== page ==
Protesters go to Washington
By Sean Dougherty
Approximately 75,000 people converged on the Capitol in Washington, DC, last Saturday to protest the war in the Persian Gulf, National Park Police estimated. Observers estimated that about one third of the participants were students.
About 30 MIT students attended the demonstration, said Penn S. Loh '90, a member of the MIT Initiative for Peace in the Middle East. The Northeastern Campuses Against the War (NECAW) -- which includes students from MIT, Harvard University, Boston University, Brandeis University and Emerson College -- sent about five buses to Washington for the march.
Demonstrators gathered on the Mall and marched down Pennsylvania Avenue from the Capitol to the ellipse in front of the White House, where activists gave speeches denouncing the war.
Although supporters of US military action in the gulf were present during the march, there were no incidents of violence at any point during the demonstration, according to the National Park Police.
A group of several thousand pro-war demonstrators, singing "The Star-Spangled Banner" and chanting slogans such as "Liberate Kuwait!" and "Defeat
Saddam!" confronted the peace activists.
When the two groups passed each other, people from both sides exchanged comments and profanities. Several people, primarily peace activists, joined hands to prevent a conflict.
Members of The National Campaign for Peace in the Middle East, who coordinated the rally, distributed a list of their desires in a press release. The campaign wants the government to stop the war and to bring US troops home immediately.
It also wants the money being spent on the war to go toward domestic social programs. The National Campaign is sponsored by peace organizations, religious groups and progressive political movements.
"It's not too late -- we can still save lives and negotiate. We must consider all of the [problems] in the Middle East. We cannot make ultimatums. Diplomacy means being able to make concessions," Franklyn A. Turbak G said at the rally. Many other rally participants shared his feelings.
The demonstration differed from one held the previous week in Washington. Many characterized the earlier demonstration as more radical; for example, demonstrators there consider other Middle East issues integral to their their opposition to the war.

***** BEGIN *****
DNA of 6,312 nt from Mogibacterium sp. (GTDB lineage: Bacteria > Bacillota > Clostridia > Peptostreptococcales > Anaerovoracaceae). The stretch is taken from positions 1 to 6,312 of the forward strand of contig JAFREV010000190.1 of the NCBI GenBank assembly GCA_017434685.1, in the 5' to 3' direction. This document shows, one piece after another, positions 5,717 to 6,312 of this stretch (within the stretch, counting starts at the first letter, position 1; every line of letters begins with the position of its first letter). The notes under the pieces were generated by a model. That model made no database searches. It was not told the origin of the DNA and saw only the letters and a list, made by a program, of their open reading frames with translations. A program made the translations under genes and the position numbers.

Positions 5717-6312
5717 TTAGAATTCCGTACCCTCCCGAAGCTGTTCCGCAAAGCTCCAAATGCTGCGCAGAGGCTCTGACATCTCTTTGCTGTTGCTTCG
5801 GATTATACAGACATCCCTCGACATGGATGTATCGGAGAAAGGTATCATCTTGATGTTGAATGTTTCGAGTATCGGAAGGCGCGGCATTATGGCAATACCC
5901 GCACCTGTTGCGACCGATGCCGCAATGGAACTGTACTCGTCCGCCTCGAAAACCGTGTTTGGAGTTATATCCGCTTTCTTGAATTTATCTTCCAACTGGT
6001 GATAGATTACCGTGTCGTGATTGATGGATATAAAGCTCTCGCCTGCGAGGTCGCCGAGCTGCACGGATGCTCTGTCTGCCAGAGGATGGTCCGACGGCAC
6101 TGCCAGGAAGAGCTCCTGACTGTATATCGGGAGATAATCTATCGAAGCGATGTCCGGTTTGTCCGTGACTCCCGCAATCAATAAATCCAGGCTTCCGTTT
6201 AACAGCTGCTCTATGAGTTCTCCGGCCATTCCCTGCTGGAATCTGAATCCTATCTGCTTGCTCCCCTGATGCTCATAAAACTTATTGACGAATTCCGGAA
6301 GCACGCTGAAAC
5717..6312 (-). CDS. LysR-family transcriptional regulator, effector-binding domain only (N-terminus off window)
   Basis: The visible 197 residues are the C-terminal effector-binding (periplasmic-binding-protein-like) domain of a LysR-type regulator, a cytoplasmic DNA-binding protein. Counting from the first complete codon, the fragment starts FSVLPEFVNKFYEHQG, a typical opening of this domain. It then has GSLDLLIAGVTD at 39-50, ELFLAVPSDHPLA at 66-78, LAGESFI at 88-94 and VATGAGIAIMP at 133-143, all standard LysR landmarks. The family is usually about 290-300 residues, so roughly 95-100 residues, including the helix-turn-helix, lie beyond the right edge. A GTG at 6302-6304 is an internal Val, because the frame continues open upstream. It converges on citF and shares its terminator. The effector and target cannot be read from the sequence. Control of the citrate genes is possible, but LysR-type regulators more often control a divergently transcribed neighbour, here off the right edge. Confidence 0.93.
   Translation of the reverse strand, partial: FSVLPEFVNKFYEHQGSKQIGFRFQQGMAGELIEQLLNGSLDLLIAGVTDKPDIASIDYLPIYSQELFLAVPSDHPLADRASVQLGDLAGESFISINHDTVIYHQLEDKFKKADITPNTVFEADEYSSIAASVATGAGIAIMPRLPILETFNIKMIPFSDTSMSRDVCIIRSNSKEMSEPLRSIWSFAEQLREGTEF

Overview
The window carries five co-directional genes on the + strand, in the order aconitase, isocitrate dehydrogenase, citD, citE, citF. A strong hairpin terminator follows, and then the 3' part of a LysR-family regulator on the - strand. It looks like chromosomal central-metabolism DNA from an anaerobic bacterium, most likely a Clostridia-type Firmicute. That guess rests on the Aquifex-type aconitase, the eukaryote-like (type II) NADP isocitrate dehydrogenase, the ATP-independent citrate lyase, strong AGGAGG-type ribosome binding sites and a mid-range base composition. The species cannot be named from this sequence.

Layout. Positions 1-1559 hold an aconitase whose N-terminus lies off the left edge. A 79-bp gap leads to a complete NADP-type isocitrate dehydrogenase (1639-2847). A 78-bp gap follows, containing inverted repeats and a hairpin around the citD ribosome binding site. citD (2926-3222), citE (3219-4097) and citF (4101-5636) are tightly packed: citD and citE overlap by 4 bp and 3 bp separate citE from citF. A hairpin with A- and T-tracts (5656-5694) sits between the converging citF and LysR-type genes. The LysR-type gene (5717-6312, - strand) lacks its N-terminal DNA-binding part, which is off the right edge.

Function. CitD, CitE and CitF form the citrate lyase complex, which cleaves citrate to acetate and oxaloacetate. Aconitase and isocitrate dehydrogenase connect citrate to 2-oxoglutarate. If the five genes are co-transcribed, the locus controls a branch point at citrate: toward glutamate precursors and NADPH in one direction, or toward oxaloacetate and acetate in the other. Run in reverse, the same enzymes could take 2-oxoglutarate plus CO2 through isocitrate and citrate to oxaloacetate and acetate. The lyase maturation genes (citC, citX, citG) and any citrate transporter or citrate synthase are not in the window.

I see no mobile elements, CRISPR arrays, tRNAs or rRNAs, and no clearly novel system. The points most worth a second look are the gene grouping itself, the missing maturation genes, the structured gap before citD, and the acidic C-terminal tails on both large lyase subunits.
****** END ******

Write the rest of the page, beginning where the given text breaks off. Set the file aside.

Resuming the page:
But at Saturday's demonstration, these groups were on the fringe of the main protest, whose demonstrators simply called for peace in the Middle East.
Sunday student conference
follows up on rally
Several hundred students representing schools from all over the nation met in Washington, DC, the day after Saturday's rally to try to organize a nationwide coalition to raise public awareness and stop the war. Several MIT students attended, including Loh.
The conference followed a similar one the previous weekend in Chicago, which included representatives from almost 60 campuses, Lisa M. Havran '92 said. Participants there formed the National Network of Campuses Against War and to call for an end to the war, the withdrawal of troops and a reevaluation of the way the United States deals with conflict.
Local action will continue
The MIT Initiative for Peace plans to continue its campaign against the war, including the recently-established peace center in the Stratton Student Center.
"We will use mass education
to allow people to make an informed decision," Loh said. "As more Americans die, people will feel stronger [about their views] and will take a stand. Current media coverage is not adequate. [The purpose of the] peace center is to act as an information and discussion forum [to counteract this problem]."
At the Chicago conference, activists planned simultaneous demonstrations against the war to take place all over the United States today, according to members of NECAW.
The group MIT Students in Support of Operation Desert Storm is also planning a demonstration for this weekend, according to organizer Sharra L. Davidson '91.